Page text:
Undertale, the game where every decision is taken seriously.
The game in whichever scenario you make a choice, that choice stays forever recorded in a reset.
Even the true ending is determined by the way how and in which order you play certain routes.
And the player’s name can change in accord to that either becoming Chara or Frisk.
A world the human child reaches due to falling down a mountain and landing in midst of flowers, a place called the Underground, the inhabitants that every player automatically perceives and calls Monsters.
Monster is a heavy term, yet without even realizing it the player who is a visitor and stranger in that world goes around calling their inhabitants monsters.
The first question that someone should pose when looking outside of the box instead of simply playing the game: Why would someone call them monsters?
In the first place wouldn’t it be the other way around as someone who invaded the usual life of many folks living in the underground be rather the creature with the name monster?
In today’s blogpost we will discuss the amazing mind game of Undertale in which the real question of the game should make you think: Who is the real monster?
In the game’s lore that is shown in the beginning before the player chooses to either continue a game or reset, it tells us that humans and the so-called monsters used to live peacefully together until a war started.
The humans won the long and severe war, following that human wizards sealed off the monsters underground and put a barrier on.
With that anybody could get in but not out of the barrier, causing the monsters to forcefully establish a life in the underground.
After a long time a kingdom resulted in that which the current king Asgore leads.
Now in the present time as we the players become the human child that falls into the underground.
The first one the human child encounters is flowey the flower which is known as one of the main antagonists of the game.
While Flowey obviously has bad intentions towards the player trying to kill the human off the first thing arriving.
As Flowey is the only exception as he has no clear motive in the eyes of the player, every other “monster” has a reason to fight the human since the history between monsters and humans has been bad in the first place.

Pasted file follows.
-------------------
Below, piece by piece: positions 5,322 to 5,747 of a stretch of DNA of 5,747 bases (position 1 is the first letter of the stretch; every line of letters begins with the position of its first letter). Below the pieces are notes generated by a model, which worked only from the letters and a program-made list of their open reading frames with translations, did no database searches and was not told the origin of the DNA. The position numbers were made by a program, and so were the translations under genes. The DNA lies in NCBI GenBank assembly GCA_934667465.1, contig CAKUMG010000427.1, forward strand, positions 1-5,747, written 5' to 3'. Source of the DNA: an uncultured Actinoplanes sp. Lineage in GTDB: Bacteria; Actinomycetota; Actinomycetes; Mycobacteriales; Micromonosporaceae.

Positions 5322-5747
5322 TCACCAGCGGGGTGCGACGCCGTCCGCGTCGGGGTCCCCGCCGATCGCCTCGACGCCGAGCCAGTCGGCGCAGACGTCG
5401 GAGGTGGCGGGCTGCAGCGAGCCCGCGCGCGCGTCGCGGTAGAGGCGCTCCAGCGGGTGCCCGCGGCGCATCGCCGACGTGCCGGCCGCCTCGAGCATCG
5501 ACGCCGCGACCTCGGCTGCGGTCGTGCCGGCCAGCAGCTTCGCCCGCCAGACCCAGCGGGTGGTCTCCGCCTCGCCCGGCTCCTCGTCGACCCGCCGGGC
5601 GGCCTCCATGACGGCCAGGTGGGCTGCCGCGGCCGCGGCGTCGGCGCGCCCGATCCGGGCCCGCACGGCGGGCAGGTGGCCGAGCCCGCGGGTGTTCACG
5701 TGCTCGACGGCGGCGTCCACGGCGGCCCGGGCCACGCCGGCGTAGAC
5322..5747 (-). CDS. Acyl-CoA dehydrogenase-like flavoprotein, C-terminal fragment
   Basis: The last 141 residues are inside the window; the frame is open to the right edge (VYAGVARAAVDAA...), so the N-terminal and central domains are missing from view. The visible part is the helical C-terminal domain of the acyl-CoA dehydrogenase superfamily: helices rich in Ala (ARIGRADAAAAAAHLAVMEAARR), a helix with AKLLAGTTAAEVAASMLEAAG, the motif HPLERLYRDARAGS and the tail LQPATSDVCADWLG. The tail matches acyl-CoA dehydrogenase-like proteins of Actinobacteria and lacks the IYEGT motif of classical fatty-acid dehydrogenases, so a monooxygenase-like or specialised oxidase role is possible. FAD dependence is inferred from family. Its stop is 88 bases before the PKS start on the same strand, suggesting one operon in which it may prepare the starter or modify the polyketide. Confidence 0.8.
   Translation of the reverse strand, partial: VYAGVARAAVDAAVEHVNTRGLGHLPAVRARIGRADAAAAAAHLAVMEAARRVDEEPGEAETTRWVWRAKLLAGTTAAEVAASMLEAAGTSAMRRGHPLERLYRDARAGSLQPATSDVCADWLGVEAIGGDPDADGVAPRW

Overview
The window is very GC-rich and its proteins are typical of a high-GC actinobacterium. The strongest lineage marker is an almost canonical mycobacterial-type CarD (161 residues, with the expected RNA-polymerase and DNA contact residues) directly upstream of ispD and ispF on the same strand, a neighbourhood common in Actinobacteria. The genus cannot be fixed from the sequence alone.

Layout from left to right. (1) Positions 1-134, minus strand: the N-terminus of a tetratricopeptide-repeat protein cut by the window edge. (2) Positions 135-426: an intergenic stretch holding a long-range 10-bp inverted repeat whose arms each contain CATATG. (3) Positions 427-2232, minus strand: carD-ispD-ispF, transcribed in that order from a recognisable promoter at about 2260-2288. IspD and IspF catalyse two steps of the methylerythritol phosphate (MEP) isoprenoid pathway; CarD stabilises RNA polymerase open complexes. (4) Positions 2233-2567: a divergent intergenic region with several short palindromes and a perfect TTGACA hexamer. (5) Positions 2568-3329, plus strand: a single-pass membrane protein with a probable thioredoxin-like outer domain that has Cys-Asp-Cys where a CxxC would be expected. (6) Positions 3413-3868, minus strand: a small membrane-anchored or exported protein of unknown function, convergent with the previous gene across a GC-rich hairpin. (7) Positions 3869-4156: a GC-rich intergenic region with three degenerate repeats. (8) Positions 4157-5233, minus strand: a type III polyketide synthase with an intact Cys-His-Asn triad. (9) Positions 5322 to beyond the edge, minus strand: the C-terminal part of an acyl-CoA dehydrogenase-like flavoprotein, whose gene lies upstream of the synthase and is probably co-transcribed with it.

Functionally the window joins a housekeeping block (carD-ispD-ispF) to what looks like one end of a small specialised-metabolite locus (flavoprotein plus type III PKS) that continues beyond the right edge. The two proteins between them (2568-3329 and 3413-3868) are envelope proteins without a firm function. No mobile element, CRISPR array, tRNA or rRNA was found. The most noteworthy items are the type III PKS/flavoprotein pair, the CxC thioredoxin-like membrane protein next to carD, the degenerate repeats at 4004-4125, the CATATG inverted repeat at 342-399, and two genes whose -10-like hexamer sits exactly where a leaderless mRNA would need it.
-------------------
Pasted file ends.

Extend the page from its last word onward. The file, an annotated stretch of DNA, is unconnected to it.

The monster even were sealed off and forced to live underground with no sunlight or usual plants as known on the surface, despite humans winning the war there was no proven necessity to seal them off which could seem as an arrogant, egoistic and dangerous trait in humans.
Like our parents or teachers tell us how dangerous some animals are and they are a threat due to past events that happened, in the eyes of the monsters it’s the same as they are taught from a young age that humans are dangerous and will not hesitate to kill or hurt them.
Being sealed off underground and even then a human comes in and infiltrates the new life they had established there is just frightening which makes sense that people like Undyne or Papyrus try to defend many areas from humans mingling into the lives of other kid monsters or civilians.
The quite opposite that we see as we think of monsters is the caring figure that saves the human child from Flowey and brings them to her home as she promises to take care of them.
Toriel who obviously is not keen on aggressive behaviour, tries to teach the child how to interact with the monsters as she uses a dummy at first.
If the player chooses to fight the dummy Toriel is not happy about the outcome and even slightly upset, scolding the child that it’s not what she was expecting.
On the other hand if the player chooses to talk or use mercy on the dummy, she will praise the child and continue.
But Toriel will suddenly shift her behaviour if asked about the way out and leaving her home, as she knows what had happened to the other children and wanted to prevent the current human to arrive at Asgore’s castle or even the other side of the door beyond the ruins.
She becomes so overprotective that she intimidates the human when they try to reach the door that takes them to Snowdin.
It goes even further as Toriel decides to stop the human with her magic and it’s the first real boss fight in that game.
Now the player has two choices, either endure the fight until mercy is possible which will make Toriel sad and let the human through with a saddening heart.